Monday, May 20, 2013


Following the revelations of back-to back political
“scandals” in Washington, DC   --- the revived Benghazi
affair, the revelation and admission that the IRS has
gone after conservative groups (and not liberal ones),
and the administration wiretapping of the Associated
Press, the question arises: What will be their impact on
U.S. politics?

Liberal pro-Obama commentators, for the most part
(there have been some notable defections), have been
furiously attempting to rationalize and defend the Obama
administration, while most conservative commentators,
noting blood in the water, have been furiously on the attack.

One set of national polls, Gallup, indicate no decline in the
president’s popularity while another set, Rasmussen, shows
a steady decline with Mr. Obama now slightly under 50%.

A few critics have called for impeachment, although most
conservatives, remembering the Clinton impeachment experience,
have little or no interest in such an outcome.

Whether or not two gubernatorial elections (New Jersey and
Virginia) and a special U.S. senate election (Massachusetts) this
year will be changed by the scandals is unclear.

Most of all, the facts about who did what in these scandals
have not yet been fully disclosed.

The Benghazi affair, perhaps the most troubling involving the
president (and former Secretary of State Hillary Clinton)
directly, is the least likely to change public opinion, with what
we know now. Most Americans have a limited interest in
foreign policy. Attempts to intimidate the media likewise
will not likely affect public opinion significantly, although it
could have enormous impact of previously Obama-favorable
reporters, broadcasters and editorialists. The IRS scandal,
however, is something that touches every American, and could
prove the most damaging politically. The administration is
actively seeking to localize the malfeasance to local IRS offices
and “rogue” IRS agents.

If further disclosures dry up, it is possible that the president,
with three years to go in his final term, will suffer only minor
damage. The Democratic Party liberal brand, on the other hand,
even if no more is disclosed, has probably suffered a blow in its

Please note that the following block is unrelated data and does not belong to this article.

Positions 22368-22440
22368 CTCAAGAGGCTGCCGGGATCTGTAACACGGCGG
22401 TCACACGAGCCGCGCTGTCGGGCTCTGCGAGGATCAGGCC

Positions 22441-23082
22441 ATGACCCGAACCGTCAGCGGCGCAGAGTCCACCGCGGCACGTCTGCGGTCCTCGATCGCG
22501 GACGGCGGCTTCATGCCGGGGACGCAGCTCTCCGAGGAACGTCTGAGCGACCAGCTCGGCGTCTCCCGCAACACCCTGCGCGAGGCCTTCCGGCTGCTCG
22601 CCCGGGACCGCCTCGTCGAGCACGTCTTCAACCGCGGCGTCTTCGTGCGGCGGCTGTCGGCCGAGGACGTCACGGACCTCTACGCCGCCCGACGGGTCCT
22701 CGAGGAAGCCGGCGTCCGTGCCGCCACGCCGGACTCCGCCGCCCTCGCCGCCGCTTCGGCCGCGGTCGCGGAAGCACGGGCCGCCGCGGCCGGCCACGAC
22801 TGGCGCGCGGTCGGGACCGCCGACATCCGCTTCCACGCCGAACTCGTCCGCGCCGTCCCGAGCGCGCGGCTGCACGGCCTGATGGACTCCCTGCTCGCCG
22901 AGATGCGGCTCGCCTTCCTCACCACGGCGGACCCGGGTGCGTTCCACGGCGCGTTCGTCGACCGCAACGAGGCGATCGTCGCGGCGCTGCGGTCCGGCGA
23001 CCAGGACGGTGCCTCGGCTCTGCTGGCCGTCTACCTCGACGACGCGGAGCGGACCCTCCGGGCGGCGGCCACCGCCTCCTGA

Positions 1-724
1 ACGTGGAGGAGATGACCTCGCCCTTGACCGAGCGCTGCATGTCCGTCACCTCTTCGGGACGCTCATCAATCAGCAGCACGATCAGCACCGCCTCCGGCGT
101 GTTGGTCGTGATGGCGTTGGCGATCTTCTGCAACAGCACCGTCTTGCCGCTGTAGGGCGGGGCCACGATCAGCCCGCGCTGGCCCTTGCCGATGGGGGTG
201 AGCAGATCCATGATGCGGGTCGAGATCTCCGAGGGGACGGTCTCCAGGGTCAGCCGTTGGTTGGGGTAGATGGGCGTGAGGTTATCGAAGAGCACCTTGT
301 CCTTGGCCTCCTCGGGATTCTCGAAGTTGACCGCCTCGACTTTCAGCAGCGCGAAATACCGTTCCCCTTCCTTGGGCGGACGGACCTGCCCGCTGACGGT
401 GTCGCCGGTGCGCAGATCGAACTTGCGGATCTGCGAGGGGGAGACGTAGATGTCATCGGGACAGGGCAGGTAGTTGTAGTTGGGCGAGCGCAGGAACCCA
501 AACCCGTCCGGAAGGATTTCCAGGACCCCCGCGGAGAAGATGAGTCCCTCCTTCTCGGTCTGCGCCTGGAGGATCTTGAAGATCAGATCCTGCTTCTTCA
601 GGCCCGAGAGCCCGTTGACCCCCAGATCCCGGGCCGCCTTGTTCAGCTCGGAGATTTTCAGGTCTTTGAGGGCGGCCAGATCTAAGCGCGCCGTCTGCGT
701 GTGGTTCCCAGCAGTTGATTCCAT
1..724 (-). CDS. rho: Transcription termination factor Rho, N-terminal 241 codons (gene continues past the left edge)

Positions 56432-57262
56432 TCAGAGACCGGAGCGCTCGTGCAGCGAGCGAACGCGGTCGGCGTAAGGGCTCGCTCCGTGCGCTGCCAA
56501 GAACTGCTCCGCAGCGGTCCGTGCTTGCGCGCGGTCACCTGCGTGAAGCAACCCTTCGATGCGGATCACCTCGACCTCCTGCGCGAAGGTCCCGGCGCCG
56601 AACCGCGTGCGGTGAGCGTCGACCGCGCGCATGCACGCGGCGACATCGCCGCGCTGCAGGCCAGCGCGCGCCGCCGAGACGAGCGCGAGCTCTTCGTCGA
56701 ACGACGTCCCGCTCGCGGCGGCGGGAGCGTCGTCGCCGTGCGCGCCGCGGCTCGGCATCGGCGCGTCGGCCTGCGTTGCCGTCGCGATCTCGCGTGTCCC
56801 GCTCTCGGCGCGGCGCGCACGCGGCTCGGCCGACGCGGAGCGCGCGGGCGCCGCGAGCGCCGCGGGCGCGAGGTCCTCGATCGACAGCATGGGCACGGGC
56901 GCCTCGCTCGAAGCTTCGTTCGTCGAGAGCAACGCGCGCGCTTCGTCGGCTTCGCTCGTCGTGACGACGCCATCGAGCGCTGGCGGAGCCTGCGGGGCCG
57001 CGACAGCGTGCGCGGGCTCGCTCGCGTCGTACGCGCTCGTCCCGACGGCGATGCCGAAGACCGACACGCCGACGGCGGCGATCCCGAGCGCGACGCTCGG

efforts for success in the 2014 midterm congressional elections.

The real “scandal” which could change U.S. politics, in my
opinion, lies ahead as the impact of Obamacare hits the
consciousness of almost every American. Already, health
insurance rates are rising, with significant increases almost
certainly ahead in the next several months. A bureacratic
tangle with insurance exchanges, regulations and a backlash
from physicians and other health care providers is quite
likely, and has already begun. Not only will individuals be
affected, the whole economy could be pushed into a tailspin

Already prominent Democratic U.S. senators and congressmen
are openly criticizing the anticipated Obamacare crisis, including
those who led the effort for its passage and voted for it. A number
of Democratic incumbents have already decided not to run for
re-election. The 2500-page bill, which Nancy Pelosi so proudly said
should not be read before it was passed, is now being read and

This might be the scandal that is the political gamechanger in 2014.
The allegations in the other (aforementioned) scandals are
quite serious if true, but it is alas probably fair to say that most
Americans are most likely to change their minds only when they
themselves have to pay the bills for what the politicians have
done to them.

Copyright (c) 2013 by Barry Casselman. All rights reserved.

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